Tedium & David Foster Wallace

David Foster Wallace is the writer of tedium. And this is why, perhaps, he has struck a chord in the modern imagination, gathering such a large cult following (one of whom is yours truly). He sees people engaging in diversions—through drugs, TV, unlimited consumption—and sees again the same people taking an ironic stance towards everything, afraid to be sincere, afraid to take things seriously. Needless to say, this has not changed in last 20 years, and the question that he asks—”What makes everything so tedious? What can we do?”—is as relevant as ever. He spent most of the time figuring out the first half of the question, and didn’t manage to answer the second by the time of his death. But, to develop his own thinking, I see two solutions.

  1. At the source of tedium is fear. A fear of thinking about the difficult and hard and perhaps-impossible-to-answer questions. This fear is reasonable enough, for it is not easy—in fact, always horrifying—to consider the human condition, and one’s place within it. For lying in the middle is an abyss: the guilt in all that might have been that was not actualized by me and the anxiety of all that could be which I have no control over. From this, we respond by fleeing away—through, as previously identified, entertainment and irony. Entertainment acts as an anaesthesia, blunting one’s perception of what is; irony acts as a prison, separating the world and me. They are mechanisms of protection from a perceived threat, but through their protection brings about the worst tedium that can only be called despair. A despair, in the Kierkegaardian sense, of not being and not giving back to Being. The antidote to such fear is to confront it head-on (as CBT therapists know), for the fear will not fade—the only thing one can do is to make oneself stronger through repeated exposure to what is fearful. This is a quixotic project. A project to take things seriously despite all the barriers and habits that get in the way. And this is perhaps what DFW likes about Dostoevsky and Kafka—they strived, again and again, to look into the abyss. The way to do so, then, is through reading (hard books), learning (difficult texts), and writing (about terrifying problems). It is the combination of the three that leads one out of tedium.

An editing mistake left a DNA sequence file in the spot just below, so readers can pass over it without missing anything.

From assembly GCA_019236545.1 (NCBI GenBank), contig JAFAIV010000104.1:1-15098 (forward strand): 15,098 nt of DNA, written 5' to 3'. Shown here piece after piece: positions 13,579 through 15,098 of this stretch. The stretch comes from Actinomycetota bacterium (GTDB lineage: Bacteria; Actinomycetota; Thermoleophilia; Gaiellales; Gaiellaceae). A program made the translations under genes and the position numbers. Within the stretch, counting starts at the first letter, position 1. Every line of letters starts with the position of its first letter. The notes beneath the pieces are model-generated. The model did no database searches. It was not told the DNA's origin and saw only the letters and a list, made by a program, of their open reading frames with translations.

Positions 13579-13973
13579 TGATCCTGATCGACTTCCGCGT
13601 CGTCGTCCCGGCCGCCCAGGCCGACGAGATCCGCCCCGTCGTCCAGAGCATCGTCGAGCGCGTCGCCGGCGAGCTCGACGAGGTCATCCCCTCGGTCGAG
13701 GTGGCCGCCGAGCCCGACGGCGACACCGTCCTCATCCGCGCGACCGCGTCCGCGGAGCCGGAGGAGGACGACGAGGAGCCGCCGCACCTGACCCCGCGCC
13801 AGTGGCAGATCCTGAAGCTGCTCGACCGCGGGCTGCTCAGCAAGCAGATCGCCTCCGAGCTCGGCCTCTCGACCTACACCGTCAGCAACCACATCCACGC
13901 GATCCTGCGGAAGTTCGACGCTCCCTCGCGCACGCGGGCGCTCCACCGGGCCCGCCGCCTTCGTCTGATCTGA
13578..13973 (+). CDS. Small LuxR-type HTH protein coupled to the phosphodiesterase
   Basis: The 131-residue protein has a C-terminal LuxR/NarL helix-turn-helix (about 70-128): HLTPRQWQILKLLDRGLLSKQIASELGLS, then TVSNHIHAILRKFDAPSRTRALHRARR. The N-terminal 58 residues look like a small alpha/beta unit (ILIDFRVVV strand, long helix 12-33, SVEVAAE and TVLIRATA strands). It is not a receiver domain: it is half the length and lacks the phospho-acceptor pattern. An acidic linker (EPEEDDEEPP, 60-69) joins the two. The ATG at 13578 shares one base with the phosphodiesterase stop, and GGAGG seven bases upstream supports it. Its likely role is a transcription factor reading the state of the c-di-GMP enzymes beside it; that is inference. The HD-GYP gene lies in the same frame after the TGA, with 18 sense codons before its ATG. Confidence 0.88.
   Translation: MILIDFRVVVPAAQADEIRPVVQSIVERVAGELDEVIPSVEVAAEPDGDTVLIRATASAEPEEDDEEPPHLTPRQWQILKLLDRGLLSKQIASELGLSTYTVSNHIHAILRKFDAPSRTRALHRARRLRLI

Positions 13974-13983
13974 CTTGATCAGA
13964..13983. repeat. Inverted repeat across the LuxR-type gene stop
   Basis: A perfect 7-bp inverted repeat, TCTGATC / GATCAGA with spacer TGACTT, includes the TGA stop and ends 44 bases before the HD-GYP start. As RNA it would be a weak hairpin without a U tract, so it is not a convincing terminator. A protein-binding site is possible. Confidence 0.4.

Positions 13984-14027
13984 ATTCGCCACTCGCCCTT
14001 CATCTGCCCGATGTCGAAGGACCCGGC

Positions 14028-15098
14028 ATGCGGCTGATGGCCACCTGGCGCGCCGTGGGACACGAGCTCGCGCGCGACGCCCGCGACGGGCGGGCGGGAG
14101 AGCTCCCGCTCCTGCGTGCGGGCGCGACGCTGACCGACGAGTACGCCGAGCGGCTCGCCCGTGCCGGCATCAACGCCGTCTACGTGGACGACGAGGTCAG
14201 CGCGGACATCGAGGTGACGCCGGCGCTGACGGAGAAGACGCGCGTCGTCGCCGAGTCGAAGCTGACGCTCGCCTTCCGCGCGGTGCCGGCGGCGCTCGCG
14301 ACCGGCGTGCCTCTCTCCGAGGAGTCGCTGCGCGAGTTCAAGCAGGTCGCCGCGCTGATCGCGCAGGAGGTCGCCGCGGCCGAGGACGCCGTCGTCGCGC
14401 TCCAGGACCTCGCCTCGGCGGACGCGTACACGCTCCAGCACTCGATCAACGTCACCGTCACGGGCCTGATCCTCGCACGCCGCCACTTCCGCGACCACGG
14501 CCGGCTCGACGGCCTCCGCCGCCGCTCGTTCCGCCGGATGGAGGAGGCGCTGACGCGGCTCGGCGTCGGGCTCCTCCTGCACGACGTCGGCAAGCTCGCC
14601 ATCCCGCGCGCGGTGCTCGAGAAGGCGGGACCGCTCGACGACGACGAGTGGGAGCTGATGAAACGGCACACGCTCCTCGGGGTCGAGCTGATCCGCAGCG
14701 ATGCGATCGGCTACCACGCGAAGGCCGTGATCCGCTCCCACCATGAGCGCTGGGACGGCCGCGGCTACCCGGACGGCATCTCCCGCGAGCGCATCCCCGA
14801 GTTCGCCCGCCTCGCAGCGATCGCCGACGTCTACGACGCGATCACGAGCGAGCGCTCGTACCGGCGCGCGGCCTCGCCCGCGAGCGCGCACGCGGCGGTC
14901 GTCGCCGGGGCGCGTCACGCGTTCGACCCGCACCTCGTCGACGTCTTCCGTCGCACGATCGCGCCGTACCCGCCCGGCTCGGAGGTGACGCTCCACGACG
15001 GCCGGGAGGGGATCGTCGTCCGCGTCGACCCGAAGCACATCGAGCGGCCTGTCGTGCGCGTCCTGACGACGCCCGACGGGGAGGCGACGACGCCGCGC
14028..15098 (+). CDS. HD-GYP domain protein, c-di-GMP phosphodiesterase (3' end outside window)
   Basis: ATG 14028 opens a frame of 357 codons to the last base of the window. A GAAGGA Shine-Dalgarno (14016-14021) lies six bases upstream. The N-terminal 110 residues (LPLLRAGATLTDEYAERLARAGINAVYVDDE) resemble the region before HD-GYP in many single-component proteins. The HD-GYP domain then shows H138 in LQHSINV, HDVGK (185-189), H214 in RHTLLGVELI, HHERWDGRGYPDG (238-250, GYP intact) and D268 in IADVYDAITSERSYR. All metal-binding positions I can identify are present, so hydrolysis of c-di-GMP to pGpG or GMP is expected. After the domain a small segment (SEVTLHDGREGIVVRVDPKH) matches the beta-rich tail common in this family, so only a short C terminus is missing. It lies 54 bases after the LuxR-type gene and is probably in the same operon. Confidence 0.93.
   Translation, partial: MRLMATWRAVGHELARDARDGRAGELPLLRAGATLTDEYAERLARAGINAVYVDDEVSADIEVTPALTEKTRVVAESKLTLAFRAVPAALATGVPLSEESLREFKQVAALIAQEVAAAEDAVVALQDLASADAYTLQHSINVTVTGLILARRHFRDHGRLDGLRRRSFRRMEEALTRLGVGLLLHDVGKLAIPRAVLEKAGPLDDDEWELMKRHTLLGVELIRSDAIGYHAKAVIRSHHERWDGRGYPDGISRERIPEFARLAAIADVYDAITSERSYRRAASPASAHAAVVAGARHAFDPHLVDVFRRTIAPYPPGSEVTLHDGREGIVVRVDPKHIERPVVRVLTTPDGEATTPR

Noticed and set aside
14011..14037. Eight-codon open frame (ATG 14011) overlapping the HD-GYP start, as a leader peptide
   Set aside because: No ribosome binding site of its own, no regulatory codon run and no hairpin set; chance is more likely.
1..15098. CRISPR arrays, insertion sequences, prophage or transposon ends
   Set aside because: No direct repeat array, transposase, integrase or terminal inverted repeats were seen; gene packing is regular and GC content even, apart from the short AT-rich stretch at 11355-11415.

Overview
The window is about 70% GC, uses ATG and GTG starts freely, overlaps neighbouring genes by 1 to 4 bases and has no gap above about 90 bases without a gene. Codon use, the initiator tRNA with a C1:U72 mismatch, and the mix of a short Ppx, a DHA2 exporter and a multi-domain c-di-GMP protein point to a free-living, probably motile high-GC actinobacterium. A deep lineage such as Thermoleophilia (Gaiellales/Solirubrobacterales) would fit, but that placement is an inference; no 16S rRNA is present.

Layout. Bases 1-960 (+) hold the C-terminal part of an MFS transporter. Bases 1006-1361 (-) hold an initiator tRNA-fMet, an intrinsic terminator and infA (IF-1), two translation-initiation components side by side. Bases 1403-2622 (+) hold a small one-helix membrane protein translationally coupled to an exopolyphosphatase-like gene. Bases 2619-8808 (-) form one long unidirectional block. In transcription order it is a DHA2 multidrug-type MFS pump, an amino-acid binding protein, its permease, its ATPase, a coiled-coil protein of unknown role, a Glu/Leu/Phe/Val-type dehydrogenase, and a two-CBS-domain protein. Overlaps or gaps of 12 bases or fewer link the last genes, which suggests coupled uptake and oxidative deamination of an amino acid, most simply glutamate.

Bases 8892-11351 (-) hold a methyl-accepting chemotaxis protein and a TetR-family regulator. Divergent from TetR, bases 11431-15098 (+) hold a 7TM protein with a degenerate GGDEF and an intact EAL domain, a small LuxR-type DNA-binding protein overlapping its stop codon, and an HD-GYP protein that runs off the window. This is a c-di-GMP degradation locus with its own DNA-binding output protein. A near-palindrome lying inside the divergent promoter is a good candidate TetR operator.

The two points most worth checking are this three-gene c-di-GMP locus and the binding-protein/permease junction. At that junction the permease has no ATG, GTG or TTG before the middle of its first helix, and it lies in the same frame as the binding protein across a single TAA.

2. At the source of tedium, also, is a lack of attention. The special quality of attention is that it discloses and reveals being in its truth (in the Heideggerian sense of A-letheia, un-covering). It is not without reason that the Eye of Horus/Providence captivates so much of our imagination. Attention is the ability to see from the world what is more than itself, to hear from a person what they can be, to discover within oneself the wealth of resources—what we may call divine—that do not so much wash away but sublates tedium. (In this, DFW is perhaps drawing on the transcendentalists.) He took the example of the IRS employee, having the well-nigh most boring task in the world of looking through tax returns for 10 hours a day, who, with his inhuman ability to concentrate (at his best, levitating), makes the entire process not only bearable but supremely enjoyable. The gambit that DFW proposes (or almost does, in his unfinished Pale King) is that attention enlightens the seemingly tedious into a play of fascination, transforming the monochromatic into a rainbow of experience.

It is the courage to confront and the attention that re-enchants which, for DFW, constitutes the path out of tedium. Though it is hard to think of what should be done, what is most difficult, in all human affairs, is to commit to the solution, and, simply, do it. Here lies, I think, the most pernicious part of tedium: it is a lock that cannot be open even with the right keys, for we don’t have the will and strength to turn it.

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